I had spent most of the 1970s and ‘80s making fun of what my sister and I called “old people pharmaceuticals,” like Metamucil and One a Day Plus Iron. And then I found myself, at 45 years old, facing the shame of buying a regular weekly supply of Geritol at CVS.
And so I sat, kind of amazed and kind of squeamish, watching as a stranger’s O+ flowed into my veins. And I thought about Melanie.
In March of 2005, I found myself facing the day that I had always known would come. My father had been diagnosed with heart disease in his 40s, back in 1983. 22 years after his heart bypass surgery, he collapsed in his kitchen. By the time I arrived at the hospital an hour later, it was clear that he would not survive the catastrophic brain hemorrhage.
The ICU doctors gently informed us a day later that we had options. Because he was brain dead, because he had failed the apnea test and could not breathe without the help of a respirator, it was only a matter of time. But there was something we could do: We could donate his organs.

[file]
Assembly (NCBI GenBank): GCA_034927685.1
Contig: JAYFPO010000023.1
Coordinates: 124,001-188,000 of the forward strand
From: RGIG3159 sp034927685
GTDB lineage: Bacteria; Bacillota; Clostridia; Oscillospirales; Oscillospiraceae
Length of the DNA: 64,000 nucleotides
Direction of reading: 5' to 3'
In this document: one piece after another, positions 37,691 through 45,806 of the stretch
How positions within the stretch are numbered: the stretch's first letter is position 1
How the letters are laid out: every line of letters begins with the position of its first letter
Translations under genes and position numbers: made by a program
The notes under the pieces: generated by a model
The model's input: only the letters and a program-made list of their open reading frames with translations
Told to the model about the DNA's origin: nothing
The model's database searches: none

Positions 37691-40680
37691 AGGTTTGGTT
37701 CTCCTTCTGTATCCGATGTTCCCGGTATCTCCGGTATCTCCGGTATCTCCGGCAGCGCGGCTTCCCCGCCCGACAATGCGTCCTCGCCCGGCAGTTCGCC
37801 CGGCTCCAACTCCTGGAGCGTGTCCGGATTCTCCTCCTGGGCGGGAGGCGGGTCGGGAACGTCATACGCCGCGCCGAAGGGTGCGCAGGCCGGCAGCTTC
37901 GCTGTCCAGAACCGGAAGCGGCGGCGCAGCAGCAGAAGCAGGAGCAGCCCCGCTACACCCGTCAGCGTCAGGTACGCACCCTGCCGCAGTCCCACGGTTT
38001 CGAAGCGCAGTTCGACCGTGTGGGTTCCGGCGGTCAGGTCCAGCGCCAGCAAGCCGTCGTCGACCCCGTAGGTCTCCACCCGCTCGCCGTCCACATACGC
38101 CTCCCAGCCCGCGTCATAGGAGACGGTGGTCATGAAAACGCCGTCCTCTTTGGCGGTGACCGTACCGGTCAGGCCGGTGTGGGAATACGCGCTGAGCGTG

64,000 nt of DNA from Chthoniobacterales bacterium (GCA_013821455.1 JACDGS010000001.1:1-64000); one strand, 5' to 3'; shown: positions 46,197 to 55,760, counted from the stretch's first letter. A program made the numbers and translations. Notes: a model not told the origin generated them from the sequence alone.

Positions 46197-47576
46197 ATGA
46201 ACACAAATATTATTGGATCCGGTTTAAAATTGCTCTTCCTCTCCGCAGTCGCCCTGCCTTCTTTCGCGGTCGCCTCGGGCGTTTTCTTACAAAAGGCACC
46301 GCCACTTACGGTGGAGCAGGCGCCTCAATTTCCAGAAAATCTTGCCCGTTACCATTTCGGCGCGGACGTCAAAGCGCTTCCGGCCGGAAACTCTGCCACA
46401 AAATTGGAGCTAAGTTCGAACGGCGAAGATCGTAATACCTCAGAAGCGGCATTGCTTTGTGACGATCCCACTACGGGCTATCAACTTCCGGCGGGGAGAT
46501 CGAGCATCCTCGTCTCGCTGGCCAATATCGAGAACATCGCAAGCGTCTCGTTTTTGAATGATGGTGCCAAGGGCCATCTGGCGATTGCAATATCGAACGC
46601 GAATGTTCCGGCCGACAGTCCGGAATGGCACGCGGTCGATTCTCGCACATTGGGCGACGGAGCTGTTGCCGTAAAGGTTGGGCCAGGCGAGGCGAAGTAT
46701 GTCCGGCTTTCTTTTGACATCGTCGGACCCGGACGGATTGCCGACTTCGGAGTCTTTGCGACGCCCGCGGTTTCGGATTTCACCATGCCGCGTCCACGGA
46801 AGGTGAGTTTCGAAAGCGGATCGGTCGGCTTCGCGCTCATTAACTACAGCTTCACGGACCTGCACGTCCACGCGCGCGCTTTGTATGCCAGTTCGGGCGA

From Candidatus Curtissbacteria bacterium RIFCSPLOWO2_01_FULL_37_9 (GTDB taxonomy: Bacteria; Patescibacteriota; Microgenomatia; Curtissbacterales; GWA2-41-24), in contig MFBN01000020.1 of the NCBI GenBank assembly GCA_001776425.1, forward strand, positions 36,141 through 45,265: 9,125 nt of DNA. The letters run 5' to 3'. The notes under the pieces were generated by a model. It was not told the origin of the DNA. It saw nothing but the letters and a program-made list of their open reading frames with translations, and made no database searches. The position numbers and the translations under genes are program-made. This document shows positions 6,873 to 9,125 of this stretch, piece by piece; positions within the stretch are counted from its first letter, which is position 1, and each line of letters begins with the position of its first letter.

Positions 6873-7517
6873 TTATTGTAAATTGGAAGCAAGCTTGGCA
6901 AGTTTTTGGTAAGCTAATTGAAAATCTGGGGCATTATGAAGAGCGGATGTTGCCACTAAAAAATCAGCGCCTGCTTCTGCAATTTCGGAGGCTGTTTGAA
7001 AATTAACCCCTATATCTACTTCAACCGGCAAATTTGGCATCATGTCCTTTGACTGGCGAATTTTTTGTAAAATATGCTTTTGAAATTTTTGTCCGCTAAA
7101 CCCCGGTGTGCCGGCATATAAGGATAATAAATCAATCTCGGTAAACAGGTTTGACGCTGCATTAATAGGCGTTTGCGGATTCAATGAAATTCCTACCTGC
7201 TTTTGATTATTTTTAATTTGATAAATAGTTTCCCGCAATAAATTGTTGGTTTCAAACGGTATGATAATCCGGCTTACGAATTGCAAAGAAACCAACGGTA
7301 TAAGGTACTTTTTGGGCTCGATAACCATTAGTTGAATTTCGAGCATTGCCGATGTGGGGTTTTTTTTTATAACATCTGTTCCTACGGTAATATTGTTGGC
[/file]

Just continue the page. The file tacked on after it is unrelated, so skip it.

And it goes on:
My mother and sister said yes immediately. I was the jerk who said no.
To this day, I’m not sure why I said it. Perhaps I just hadn’t accepted the suddenness of it all. Maybe there was some religious prohibition lurking in the back of my mind. Or maybe it was because he had never signed a donor card or the back of his driver’s license.
But for whatever reason, I just couldn’t bring myself to say yes.
And then again, he was a retired New York City homicide detective. He had spent more than 23 years in the department; he had fought against injustice and had put away rapists and psychos and murderers who had wasted their own lives destroying those belonging to other people. Surely if there was a way to save someone’s life, he would want us to do just that.
I went home from the hospital that night and turned to my most trusted source whenever I had a life and death question: Google. I asked it what the Rabbinic sages had to say about organ donation. And every Rabbi agreed: Not only was it the right thing to save a life; it was an obligation. “Whoever saves a life,” it says in the Talmud, “saves an entire world.”